In the case of Blue Mountain Forest Association v. Borrowe ( 71 N.H. 69) the late Austin Corbin had incorporated the plaintiff association to take over a game preserve at Croydon, N.H., where he was born, dividing the stock among his wife and children with restrictions against sale to outsiders without the consent of the other stockholders. The restrictive provision in that case was placed in the certificate of incorporation and also in the by-laws. It was sustained in the Supreme Court of New Hampshire, and the opinion of Mr. Justice WALKER is interesting and instructive. He held that the restriction was in effect a contract between the stockholders. In Longyear v. Hardman ( 219 Mass. 405) the Supreme Court of Massachusetts had the validity of such restrictions before it. In that case also the restrictive provision was in the articles of association. Chief Justice RUGG, writing for the court, said such restriction was not contrary to public policy, and that in the absence of any definite limitation the incorporators were given "considerable latitude," that the restrictions should not be declared unlawful unless they were "palpably unreasonable." He said: "A corporation bears some resemblance to a partnership. Plainly no new partner can be introduced into a partnership without the assent of all the partners. Said Chief Justice HOLMES in Barrett v. King ( 181 Mass. 476, at page 479), when discussing a somewhat similar proposition: `Stock in a corporation is not merely property. It also creates a personal relation analogous otherwise than technically to a partnership. * * * There seems to be no greater objection to retaining the right of choosing one's associates in a corporation than in a firm.' The motives for the retention of such right in a small business corporation, where substantial changes in ownership of stock well might be accompanied by a change of managing officers, are obvious." And at page 409: "The certificate of stock contains reference to the by-law enacted in pursuance of the clause in the agreement of association. It becomes in substance and effect a part of its charter. The owners of stock in a corporation thus organized cannot complain of such a congenital characteristic. Each stockholder takes his stock subject to this restraining condition. The establishment of valid restrictions upon sales of pews bears some analogy to the case at bar. [Citing cases.] That there is nothing inherently unconscionable in such a limitation upon the right of transfer is manifest from the very broad power exercised by organizers of companies under the English acts and in some of our States." In Ripin v. U.S. Woven Label Co. ( 205 N.Y. 442, 447), Chief Judge CULLEN referring to the Business Corporations Law of the State said: "Under this statute many businesses or private enterprises which formerly had been conducted by partnerships or individuals, became the subject of corporate control and ownership." He said in that case that under the General Corporation Law (§ 11) the power to enact by-laws was limited to such as are "not inconsistent with any existing law." He said that a by-law inconsistent with the statute regulating the affairs of corporations would allow a majority to invade the rights of a minority and to impose limitations on a stockholder to which he never gave his assent.
I think this is not at variance with Mr. Justice TOMPKINS' conclusions in the case at bar. The by-law in the case at bar is not inconsistent with the statute. It seems to me that in the end it gets down to a matter of contract. Did the defendants make a contract, not illegal or against public policy? When I say defendants I mean Pohle and Nyselius, because as matter of fact the other defendants are merely "dummies" for Pohle and Nyselius. If they made the contract, it seems to me they should live up to it and this aside from the duty they owed their fellow-stockholders as president and secretary of the company. For its violation the other parties to the agreement could resort to such remedy as the law affords upon the breach of a contract by either party. ( Matter of Argus Co., 138 N.Y. 557, 572.) Cowles v. Cowles Realty Co. ( 201 App. Div. 460) was a case involving real property at Rye, Westchester county, where defendant company was organized to take and hold real and personal property bequeathed to the three sons of Sarah Cowles. Apparently there was nothing in the certificate of incorporation affecting the transferability of the stock, but on the formation of the company the stockholders, three in number, adopted a by-law providing that before selling the stock, a stockholder should offer the shares to the company. The plaintiff contended that the by-law was in effect a contract, and that each incorporator in voting for it changed his position with reference to his stock holdings. The defendants contended that the by-law was not a contract and could be repealed by a majority vote of the corporation. Mr. Justice MERRELL, writing for the court, held that the by-law adopted by unanimous vote of the incorporators was in effect a contract and that it could not be repealed by the majority under the general power given corporations to alter, amend or repeal by-laws. He said (p. 465): "no private corporation can repeal a by-law so as to impair rights which have been given and become vested by virtue of the by-law afterwards repealed." In the case at bar the defendants without any alteration of the original by-law and the amended by-law, but in distinct violation of its provisions, are attempting for their private gain to violate the rights of their fellow-stockholders. In Kent v. Quicksilver Mining Co. ( 78 N.Y. 159) Judge FOLGER said (p. 179) of a by-law, that "it was as much the law of the corporation as if its provisions had been a part of the charter. [Citing Presbyterian Church v. City of N Y, 5 Cow. 538.] * * * The by-law entered into the compact between the corporation and every taker of a share; it was in the nature of a contract between them." Back in 1896 this court had before it a case ( Reynolds v. Bank of Mt. Vernon, 6 App. Div. 62; affd., 158 N.Y. 740), where it was attempted to restrict the sale of stock by limitations stamped on the certificates by action of the directors, without authority in the certificate of incorporation or in any by-law. Mr. Justice CULLEN, writing for the court, said that without authority in the certificate or a by-law the directors could not so restrict the transfer of the shares. He said that by lapse of time, and course of dealing, the stockholders might acquiesce and ratify the restriction. That is not the case here. Here there was a definite agreement, a by-law printed on the face of the certificate, and, so far as any formal corporate action was concerned, recognized down to the time the defendants with full knowledge of the facts sought to disregard it.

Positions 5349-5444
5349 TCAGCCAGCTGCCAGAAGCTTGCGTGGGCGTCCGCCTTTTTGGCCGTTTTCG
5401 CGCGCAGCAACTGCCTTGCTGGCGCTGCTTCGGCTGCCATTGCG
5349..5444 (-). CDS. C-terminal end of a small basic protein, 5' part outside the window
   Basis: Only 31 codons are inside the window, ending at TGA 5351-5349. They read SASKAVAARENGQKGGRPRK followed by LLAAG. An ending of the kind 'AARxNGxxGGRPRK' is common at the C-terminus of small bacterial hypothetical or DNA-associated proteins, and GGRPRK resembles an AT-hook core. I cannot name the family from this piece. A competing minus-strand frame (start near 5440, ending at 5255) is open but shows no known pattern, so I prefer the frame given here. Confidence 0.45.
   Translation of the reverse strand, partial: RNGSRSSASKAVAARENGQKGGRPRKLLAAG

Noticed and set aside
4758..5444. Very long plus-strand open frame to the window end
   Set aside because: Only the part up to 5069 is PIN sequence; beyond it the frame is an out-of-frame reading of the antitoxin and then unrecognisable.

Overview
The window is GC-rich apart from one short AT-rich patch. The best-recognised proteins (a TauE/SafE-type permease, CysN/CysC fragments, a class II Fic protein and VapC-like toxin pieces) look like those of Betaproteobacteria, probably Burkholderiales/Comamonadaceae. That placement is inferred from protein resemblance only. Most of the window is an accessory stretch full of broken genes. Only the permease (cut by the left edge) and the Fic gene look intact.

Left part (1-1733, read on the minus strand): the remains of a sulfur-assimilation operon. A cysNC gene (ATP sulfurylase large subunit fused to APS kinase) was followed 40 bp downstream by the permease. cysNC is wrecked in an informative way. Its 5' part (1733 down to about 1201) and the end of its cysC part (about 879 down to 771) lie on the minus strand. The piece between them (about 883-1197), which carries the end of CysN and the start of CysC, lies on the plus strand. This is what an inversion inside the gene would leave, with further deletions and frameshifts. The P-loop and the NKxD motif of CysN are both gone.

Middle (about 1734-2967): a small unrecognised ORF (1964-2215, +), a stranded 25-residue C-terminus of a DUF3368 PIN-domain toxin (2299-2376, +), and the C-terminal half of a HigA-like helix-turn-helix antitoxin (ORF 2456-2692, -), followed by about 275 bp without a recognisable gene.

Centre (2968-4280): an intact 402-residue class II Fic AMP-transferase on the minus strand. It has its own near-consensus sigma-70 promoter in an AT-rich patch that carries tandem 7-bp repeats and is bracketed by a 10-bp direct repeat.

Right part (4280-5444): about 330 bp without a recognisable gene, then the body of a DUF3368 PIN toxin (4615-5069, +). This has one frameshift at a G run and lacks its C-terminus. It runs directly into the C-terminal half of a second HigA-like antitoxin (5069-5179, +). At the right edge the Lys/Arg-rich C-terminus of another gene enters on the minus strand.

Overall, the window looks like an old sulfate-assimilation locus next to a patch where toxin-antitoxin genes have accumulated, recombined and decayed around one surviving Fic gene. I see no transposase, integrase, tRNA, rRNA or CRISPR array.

I think upon the facts disclosed in the record in the case at bar that the plaintiff was entitled to the judgment declaring void the attempt of the officers of the association to acquire control of the stock in violation of their agreement.
The judgment should be affirmed, with costs.
Judgment unanimously affirmed, with costs.